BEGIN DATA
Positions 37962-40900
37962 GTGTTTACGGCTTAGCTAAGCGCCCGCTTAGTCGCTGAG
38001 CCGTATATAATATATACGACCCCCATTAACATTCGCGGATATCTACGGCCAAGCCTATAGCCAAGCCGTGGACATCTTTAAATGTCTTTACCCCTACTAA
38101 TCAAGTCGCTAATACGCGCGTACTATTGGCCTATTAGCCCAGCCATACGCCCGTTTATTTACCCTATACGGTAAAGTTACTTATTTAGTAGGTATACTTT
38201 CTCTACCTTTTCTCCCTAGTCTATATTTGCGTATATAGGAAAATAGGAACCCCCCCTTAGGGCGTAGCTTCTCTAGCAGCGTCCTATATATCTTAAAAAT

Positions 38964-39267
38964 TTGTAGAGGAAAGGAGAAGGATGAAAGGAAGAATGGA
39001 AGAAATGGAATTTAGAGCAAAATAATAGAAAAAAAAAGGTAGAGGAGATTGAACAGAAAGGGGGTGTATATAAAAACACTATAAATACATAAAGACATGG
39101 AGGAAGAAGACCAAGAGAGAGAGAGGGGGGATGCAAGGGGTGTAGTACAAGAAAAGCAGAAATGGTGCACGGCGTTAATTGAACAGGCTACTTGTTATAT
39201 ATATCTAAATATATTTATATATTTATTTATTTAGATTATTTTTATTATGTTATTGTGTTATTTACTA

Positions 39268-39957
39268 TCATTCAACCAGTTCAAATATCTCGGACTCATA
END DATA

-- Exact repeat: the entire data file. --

Positions 37962-40900
37962 GTGTTTACGGCTTAGCTAAGCGCCCGCTTAGTCGCTGAG
38001 CCGTATATAATATATACGACCCCCATTAACATTCGCGGATATCTACGGCCAAGCCTATAGCCAAGCCGTGGACATCTTTAAATGTCTTTACCCCTACTAA
38101 TCAAGTCGCTAATACGCGCGTACTATTGGCCTATTAGCCCAGCCATACGCCCGTTTATTTACCCTATACGGTAAAGTTACTTATTTAGTAGGTATACTTT
38201 CTCTACCTTTTCTCCCTAGTCTATATTTGCGTATATAGGAAAATAGGAACCCCCCCTTAGGGCGTAGCTTCTCTAGCAGCGTCCTATATATCTTAAAAAT

Positions 38964-39267
38964 TTGTAGAGGAAAGGAGAAGGATGAAAGGAAGAATGGA
39001 AGAAATGGAATTTAGAGCAAAATAATAGAAAAAAAAAGGTAGAGGAGATTGAACAGAAAGGGGGTGTATATAAAAACACTATAAATACATAAAGACATGG
39101 AGGAAGAAGACCAAGAGAGAGAGAGGGGGGATGCAAGGGGTGTAGTACAAGAAAAGCAGAAATGGTGCACGGCGTTAATTGAACAGGCTACTTGTTATAT
39201 ATATCTAAATATATTTATATATTTATTTATTTAGATTATTTTTATTATGTTATTGTGTTATTTACTA

Positions 39268-39957
39268 TCATTCAACCAGTTCAAATATCTCGGACTCATA